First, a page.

Over the last couple of weeks I have immersed myself in histories written by Aboriginal people. These historians not only revealed aspects of Australian history of which I had been previously unaware, they also made me ponder the process of historical research and writing. This is why we need to read histories written by people from a different cultural background to our own. It is not only the stories that they choose to share that will differ, their whole approach to history can cause us to examine how our history has been traditionally constructed.
Ruby Langford Ginibi was a Bundjalung woman from the north coast of New South Wales. In 1990 and 1991 she made a series of trips back to her country, visiting her people and interviewing both black and white people about the history of this area of New South Wales. She made these trips both to fulfil a yearning to return to her roots, as well as to gather material for a history of the Bundjalung people. “We won’t be able to advance ourselves until white Australia knows our history”, she explained.
The important role that Aboriginal people played in the economic development of Australia is a strong theme throughout the book:
The Aboriginal stockmen and women virtually ran the livestock industry. They also worked as midwives and nurses. Aboriginal women were essential to the very survival of white families. We deserve to get recognition, along with the rest of Australia’s pioneers.
Ruby Langford Ginibi, p. 100
This reminded me of the accounts of successful Aboriginal farmers on the north coast which I had learned from Aboriginal historian, John Maynard, in his book, Fight for Liberty and Freedom, which I reviewed last week on this blog. It also made think about the European ‘explorers’. How would they have been able to travel around the country as they did without the Aborigines assisting them?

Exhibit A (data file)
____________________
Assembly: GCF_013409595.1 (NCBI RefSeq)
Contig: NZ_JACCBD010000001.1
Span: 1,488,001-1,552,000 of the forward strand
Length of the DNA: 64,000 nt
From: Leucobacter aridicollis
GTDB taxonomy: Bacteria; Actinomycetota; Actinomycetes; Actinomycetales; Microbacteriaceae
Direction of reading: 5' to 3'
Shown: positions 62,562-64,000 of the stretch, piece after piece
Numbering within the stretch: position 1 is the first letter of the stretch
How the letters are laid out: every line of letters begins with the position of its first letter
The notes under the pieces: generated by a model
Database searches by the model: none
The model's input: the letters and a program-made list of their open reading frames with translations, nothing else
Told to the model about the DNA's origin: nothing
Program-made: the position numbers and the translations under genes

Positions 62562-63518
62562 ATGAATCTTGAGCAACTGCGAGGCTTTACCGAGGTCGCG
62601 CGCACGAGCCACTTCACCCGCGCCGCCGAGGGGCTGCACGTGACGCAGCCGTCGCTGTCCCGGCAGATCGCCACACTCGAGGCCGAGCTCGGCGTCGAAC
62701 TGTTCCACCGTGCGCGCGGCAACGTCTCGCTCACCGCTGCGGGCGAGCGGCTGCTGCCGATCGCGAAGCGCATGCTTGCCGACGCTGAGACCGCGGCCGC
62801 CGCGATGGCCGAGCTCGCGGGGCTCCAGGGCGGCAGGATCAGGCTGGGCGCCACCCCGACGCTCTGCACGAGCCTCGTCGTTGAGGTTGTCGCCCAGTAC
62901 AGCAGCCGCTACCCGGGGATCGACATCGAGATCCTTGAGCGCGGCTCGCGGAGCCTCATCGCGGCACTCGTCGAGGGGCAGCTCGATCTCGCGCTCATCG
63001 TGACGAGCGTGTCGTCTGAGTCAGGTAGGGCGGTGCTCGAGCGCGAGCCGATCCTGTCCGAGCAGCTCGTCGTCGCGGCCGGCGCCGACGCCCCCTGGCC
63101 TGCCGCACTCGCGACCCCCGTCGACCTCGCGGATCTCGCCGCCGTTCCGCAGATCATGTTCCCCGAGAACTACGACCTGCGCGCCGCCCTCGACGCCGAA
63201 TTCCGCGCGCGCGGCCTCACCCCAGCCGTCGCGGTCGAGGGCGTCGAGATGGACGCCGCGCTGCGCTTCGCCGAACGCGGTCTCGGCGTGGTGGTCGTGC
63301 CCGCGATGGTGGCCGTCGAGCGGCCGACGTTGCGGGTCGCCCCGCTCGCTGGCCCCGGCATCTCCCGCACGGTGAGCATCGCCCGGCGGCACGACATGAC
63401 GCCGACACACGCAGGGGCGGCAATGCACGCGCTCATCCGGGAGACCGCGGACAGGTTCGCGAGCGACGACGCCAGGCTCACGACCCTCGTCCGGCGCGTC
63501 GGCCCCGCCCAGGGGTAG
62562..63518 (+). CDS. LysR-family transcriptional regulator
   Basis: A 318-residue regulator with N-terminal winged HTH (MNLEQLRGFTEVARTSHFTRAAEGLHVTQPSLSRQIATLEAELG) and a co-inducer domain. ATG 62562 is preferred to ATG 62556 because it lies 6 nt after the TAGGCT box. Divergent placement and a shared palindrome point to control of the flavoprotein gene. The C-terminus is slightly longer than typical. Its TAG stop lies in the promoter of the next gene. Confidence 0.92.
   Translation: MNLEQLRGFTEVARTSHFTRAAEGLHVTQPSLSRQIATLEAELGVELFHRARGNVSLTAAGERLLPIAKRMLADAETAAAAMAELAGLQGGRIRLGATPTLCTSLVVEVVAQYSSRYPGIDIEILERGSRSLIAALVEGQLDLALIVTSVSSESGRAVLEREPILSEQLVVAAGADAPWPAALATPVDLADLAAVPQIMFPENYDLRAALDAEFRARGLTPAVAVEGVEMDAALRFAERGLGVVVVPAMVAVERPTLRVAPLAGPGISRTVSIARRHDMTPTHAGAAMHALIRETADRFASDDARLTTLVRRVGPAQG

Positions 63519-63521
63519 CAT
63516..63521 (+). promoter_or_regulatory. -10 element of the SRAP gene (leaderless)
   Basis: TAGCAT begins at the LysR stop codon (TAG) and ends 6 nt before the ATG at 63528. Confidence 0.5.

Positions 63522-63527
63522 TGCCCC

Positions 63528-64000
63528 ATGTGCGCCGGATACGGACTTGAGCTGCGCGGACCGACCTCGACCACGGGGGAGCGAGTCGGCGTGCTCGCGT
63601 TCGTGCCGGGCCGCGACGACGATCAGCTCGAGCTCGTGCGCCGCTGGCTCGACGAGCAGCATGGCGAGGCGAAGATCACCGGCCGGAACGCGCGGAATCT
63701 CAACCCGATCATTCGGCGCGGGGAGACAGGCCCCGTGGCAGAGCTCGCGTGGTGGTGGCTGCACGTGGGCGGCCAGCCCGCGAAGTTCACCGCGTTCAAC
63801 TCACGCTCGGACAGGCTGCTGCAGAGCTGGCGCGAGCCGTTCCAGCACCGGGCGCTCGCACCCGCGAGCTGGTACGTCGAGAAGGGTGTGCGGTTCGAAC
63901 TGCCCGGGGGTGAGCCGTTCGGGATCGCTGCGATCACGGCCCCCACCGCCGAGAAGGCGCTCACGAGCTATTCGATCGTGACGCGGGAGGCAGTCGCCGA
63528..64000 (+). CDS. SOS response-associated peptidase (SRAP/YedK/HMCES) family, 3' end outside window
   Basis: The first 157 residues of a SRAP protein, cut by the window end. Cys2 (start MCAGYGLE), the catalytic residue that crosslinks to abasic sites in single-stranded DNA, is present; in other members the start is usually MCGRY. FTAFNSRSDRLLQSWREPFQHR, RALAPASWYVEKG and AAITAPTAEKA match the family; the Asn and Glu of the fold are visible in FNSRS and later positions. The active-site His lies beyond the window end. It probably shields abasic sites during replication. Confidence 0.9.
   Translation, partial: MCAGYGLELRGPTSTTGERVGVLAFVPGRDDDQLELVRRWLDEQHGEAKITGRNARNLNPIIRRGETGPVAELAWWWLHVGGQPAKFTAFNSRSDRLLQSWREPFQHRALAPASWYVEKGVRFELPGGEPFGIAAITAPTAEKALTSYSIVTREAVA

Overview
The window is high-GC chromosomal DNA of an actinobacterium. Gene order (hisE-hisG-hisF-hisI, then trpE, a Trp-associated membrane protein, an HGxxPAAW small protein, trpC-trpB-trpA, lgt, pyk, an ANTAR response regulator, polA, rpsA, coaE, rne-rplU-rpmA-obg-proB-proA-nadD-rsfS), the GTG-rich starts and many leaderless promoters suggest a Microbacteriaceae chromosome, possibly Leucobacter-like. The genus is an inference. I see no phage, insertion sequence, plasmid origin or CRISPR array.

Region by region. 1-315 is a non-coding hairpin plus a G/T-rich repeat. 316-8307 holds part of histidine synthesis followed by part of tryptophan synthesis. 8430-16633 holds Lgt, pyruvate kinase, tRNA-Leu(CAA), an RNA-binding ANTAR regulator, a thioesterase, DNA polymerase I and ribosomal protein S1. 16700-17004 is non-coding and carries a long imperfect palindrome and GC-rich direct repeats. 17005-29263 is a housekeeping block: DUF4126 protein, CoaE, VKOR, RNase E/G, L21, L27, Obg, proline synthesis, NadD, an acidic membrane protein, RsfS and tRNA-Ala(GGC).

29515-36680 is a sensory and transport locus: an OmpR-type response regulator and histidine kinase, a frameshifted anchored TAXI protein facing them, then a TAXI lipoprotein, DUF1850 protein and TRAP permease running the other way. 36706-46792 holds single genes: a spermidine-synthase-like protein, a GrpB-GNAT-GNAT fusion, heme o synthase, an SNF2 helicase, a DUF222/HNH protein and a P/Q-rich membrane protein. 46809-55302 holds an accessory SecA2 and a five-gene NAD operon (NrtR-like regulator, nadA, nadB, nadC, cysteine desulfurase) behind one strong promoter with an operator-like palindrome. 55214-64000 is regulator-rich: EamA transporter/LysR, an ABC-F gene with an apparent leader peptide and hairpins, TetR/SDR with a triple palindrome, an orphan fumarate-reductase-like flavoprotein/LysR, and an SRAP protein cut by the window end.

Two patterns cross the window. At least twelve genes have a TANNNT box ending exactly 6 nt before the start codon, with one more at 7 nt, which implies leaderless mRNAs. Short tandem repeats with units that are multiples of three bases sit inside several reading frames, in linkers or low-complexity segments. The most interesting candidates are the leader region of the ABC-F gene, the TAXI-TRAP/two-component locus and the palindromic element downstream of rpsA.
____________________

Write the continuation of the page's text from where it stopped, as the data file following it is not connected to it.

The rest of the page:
“Some of these first squatters and pastoralists treated Aboriginal people properly, while others were “proper bastards”!”, asserts Ruby Langford Ginibi. She was upset and angry at how Aboriginal people have been treated since European settlement and tried to rectify some of the past wrongs through her writing, but she did not allow these injustices colour her views with prejudice.
While reading this book I was alert to the methods Ruby Langford Ginibi used to research this history. She refers to documentary evidence as is expected of any historian. She includes excerpts from newspaper articles, both nineteenth and twentieth century as well as photos both old and new. A descendant of one of the settlers in the area gave Ruby Langford Ginibi an unpublished piece written by his ancestor in the mid-nineteenth century about Australian Aborigines.
However, the main source for her history is interviews, drawing on the memories of her people as well as non-Aboriginal people in the area. The story that she tells and her research process is both universal and one that is unique to indigenous people. It made me think back to my trips to visit relations in country Victoria and how, through conversation, the tales of my family were told. However, there is a world of a difference between my family history and Ruby Langford Ginibi’s. My family’s history is reflected in contemporary newspaper articles, in books, in school classrooms…. Aboriginal history has only recently and hesitatingly emerged into mainstream Australian consciousness. In many cases the best sources of Aboriginal history are the oral histories kept alive by the Aboriginal people themselves.